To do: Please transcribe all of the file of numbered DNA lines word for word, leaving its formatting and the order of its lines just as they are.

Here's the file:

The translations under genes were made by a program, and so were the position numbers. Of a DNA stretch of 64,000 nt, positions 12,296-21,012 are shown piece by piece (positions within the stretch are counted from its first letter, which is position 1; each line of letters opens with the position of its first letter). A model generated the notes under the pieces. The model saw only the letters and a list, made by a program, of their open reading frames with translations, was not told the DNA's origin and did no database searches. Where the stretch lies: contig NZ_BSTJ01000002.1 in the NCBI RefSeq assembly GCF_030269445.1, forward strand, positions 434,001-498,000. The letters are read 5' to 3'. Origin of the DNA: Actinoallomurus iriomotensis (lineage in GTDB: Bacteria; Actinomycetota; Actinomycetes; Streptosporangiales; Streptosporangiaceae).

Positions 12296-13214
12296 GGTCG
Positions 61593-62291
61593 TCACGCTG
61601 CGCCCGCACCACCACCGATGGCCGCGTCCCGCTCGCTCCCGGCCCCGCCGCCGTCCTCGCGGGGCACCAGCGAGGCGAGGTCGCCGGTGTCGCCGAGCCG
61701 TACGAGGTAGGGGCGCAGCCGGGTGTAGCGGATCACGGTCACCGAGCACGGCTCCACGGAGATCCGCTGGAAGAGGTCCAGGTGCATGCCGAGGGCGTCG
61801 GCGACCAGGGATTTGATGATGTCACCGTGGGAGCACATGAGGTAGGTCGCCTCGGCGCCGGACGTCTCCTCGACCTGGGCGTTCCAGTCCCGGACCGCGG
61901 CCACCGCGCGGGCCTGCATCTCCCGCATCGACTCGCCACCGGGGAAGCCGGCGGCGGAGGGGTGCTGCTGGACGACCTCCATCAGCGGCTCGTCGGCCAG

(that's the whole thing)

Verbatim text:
The translations under genes were made by a program, and so were the position numbers. Of a DNA stretch of 64,000 nt, positions 12,296-21,012 are shown piece by piece (positions within the stretch are counted from its first letter, which is position 1; each line of letters opens with the position of its first letter). A model generated the notes under the pieces. The model saw only the letters and a list, made by a program, of their open reading frames with translations, was not told the DNA's origin and did no database searches. Where the stretch lies: contig NZ_BSTJ01000002.1 in the NCBI RefSeq assembly GCF_030269445.1, forward strand, positions 434,001-498,000. The letters are read 5' to 3'. Origin of the DNA: Actinoallomurus iriomotensis (lineage in GTDB: Bacteria; Actinomycetota; Actinomycetes; Streptosporangiales; Streptosporangiaceae).

Positions 12296-13214
12296 GGTCG
Positions 61593-62291
61593 TCACGCTG
61601 CGCCCGCACCACCACCGATGGCCGCGTCCCGCTCGCTCCCGGCCCCGCCGCCGTCCTCGCGGGGCACCAGCGAGGCGAGGTCGCCGGTGTCGCCGAGCCG
61701 TACGAGGTAGGGGCGCAGCCGGGTGTAGCGGATCACGGTCACCGAGCACGGCTCCACGGAGATCCGCTGGAAGAGGTCCAGGTGCATGCCGAGGGCGTCG
61801 GCGACCAGGGATTTGATGATGTCACCGTGGGAGCACATGAGGTAGGTCGCCTCGGCGCCGGACGTCTCCTCGACCTGGGCGTTCCAGTCCCGGACCGCGG
61901 CCACCGCGCGGGCCTGCATCTCCCGCATCGACTCGCCACCGGGGAAGCCGGCGGCGGAGGGGTGCTGCTGGACGACCTCCATCAGCGGCTCGTCGGCCAG